This is the second PL Nunn book I've read, the first being Bloodraven (about a week ago). I enjoyed this one more than Bloodraven mainly because of pacing, but otherwise, I thought they were very similar in enjoyability. If you enjoyed Bloodraven, I'd guess you'd enjoy this one as well.
The positives about this book: It's really exciting! The storytelling is very good and not all of the characters are static. The pacing, I found very organic. Nothing could feel rushed in a book of this length, but it didn't feel dragged out either. There were a couple of story arcs--not just one--so that contributes to the length of the book. It's basically two books in one. I really had a lot of trouble putting this book down, and lost a lot of sleep as a result. And I don't regret losing that sleep!
Also, and this is important, the sex was well-written. I thought the sex was stellar in Bloodraven, but I wasn't sure if that was just because it hit most of my kinks. This book's sex doesn't hit most of my kinks, and it was still moving.
Overall, I felt that the book's positives made it worth reading, and I definitely felt it was worth the $7.50 I paid. If you're questioning, just read the sample. The book's overall quality does not go down after that part (except possibly the editing), so if you like the sample, you'll like the book.
This is a long list, but overall, only enough to remove one star for, IMO. In case Ms. Nunn reads reviews--which seems unlikely, given the fact that corrections haven't been made based on prior reviews--I'll put my constructive criticism here.
First, the editing was REALLY BAD. Worse than in Bloodraven, though that might be because Bloodraven was shorter. The grammar errors were rampant and distracting. As Sue mentioned, the 'breath' 'breathe' thing was a doozy. But there were lots of other systematic errors. Like using 'sat' instead of 'set', and she consistently misuses 'lay' (transitive) instead of 'lie', and a little of the opposite, which is rare in books, I've found--actually, it's rare even in fanfic. Also, as in Bloodraven, the present tense 'lead' is used instead of 'led'. You kind of get used to the systematic errors, though. But the random misspellings that are fixed incorrectly, changing 'an' to 'that', or missing the 'e' in 'slide'. Syntax errors. Extra words in sentences, missing words in sentences, 'ing' instead of 'ed'. Just horrible editing. Which is a shame, because this was a good book and deserved to be edited. Still, better to have put out the book without editing, than to not have put it out at all--that's how good it is. I would have been very disappointed if I'd bought a hardcover version, though. Like angry disappointed. I'd be embarrassed having it on my bookshelf. That's how I feel about a lot of Anita Blake novels, actually, but that's a digression.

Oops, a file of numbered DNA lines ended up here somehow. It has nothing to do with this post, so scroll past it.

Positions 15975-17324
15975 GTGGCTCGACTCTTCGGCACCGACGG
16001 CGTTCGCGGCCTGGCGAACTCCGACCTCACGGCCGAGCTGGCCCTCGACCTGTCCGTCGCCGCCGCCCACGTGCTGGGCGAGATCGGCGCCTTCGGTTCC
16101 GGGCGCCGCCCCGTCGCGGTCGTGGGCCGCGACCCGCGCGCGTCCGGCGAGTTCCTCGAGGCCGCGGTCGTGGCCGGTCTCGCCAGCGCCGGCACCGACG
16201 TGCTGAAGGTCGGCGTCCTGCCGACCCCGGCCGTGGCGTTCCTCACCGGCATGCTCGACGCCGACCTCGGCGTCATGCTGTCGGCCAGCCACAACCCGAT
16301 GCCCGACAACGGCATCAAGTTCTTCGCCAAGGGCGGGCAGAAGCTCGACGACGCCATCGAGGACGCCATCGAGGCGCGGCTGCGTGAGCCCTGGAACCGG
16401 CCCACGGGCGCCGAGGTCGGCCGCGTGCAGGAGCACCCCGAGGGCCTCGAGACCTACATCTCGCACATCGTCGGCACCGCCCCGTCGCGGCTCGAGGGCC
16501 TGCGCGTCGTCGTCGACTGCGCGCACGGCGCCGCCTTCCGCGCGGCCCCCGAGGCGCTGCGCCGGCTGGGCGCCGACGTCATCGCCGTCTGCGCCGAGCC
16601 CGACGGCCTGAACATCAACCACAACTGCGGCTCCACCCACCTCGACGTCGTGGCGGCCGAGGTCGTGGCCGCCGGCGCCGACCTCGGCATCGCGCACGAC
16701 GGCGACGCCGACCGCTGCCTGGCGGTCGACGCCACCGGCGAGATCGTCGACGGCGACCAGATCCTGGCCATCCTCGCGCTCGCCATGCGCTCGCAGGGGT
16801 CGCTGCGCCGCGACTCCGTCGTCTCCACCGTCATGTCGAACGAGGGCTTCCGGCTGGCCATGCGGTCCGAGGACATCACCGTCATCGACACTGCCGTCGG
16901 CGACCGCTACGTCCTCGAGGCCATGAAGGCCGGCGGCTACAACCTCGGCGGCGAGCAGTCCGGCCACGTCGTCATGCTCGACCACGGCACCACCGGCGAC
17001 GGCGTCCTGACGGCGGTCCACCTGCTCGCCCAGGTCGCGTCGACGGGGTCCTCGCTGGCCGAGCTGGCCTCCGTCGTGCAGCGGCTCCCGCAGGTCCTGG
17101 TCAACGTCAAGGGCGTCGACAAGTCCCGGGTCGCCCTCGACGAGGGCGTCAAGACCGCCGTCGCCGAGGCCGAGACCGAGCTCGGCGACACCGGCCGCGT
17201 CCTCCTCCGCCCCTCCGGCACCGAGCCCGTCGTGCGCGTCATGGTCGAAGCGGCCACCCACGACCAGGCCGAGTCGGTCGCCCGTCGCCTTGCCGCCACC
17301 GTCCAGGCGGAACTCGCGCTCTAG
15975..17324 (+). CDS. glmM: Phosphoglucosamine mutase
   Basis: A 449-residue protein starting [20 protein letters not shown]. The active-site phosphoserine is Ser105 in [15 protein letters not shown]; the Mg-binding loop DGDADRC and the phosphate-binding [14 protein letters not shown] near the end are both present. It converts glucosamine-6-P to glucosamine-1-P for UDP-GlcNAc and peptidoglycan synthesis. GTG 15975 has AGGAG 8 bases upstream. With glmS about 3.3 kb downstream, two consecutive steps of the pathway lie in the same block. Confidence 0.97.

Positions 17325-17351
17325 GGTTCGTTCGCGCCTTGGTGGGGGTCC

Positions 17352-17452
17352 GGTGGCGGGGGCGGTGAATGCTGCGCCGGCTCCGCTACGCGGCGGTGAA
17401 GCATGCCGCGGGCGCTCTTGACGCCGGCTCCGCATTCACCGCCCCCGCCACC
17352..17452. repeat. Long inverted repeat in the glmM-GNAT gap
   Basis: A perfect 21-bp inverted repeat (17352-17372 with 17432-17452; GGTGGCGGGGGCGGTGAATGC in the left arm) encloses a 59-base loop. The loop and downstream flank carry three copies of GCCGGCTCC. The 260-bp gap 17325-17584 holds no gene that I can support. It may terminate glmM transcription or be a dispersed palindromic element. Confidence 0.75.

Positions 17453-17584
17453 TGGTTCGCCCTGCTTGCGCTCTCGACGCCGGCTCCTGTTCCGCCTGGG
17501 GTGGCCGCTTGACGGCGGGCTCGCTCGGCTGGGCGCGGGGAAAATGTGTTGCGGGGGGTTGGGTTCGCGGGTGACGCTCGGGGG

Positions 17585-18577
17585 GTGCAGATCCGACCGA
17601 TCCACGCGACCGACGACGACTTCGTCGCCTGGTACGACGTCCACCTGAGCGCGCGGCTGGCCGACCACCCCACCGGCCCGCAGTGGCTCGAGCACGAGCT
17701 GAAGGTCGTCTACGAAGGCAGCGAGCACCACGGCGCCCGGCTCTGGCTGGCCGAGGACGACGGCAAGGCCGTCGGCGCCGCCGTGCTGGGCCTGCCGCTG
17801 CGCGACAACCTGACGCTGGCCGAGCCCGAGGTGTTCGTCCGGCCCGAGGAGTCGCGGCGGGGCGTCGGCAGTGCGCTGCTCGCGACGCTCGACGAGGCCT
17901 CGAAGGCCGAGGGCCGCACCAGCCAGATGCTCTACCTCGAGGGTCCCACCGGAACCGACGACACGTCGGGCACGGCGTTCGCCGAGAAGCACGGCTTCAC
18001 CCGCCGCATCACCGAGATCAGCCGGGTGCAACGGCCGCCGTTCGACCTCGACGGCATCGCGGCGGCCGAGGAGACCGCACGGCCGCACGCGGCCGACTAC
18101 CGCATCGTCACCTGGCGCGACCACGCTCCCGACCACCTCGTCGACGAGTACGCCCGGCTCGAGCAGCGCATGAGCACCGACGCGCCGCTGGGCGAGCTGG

My other major gripe, though, is that Illya is not a man. This was kind of the case in Bloodraven with Yhalen as well, but I felt it was slightly less egregious. Illya is a 15-year-old girl--a very shy, kinda emo 15-year-old girl. He has no physical strength, almost no mental strength, and is completely submissive in everything, unless he's being petulant. I realize there are gay guys like this in the world, but they are a very small minority, and even the extremely effeminate ones don't exhibit all of these girly mannerisms. Even when Illya gets aroused, it's in a swooning, 15-year-old girl kind of way, instead of a lusty, single-minded guy kind of way. Luckily, he's quite likeable, since he's not a fashion victim and he's not gossipy; but if you're into mm erotica because you like men, then this might not work for you. The Prince is much better in this respect. No complaints about him.
Stylistically, I have gripes with Ms. Nunn's use of hair (or more generally body language), though I have a feeling this might be a manga thing. I'm coming from a place where I've never seen real yaoi that I liked, so if you love it, just skip this whole paragraph. Anyway, Illya is constantly hiding behind his hair, or his lashes. People are constantly raising eyebrows or arching them or whatever. Peering up from under their long eyelashes. It started bugging me in Bloodraven, so now I was fairly frothing at the mouth over it. There's one real (human) female character in the book, and I think she does this stuff the least. Illya's the worst, and it, of course, contributes to his seeming like a 15-year-old girl.
Okay, enough with the gripes. I really did enjoy this book, and I'm definitely going to look at more of Ms. Nunn's stuff.
(reviewed 3 days after purchase)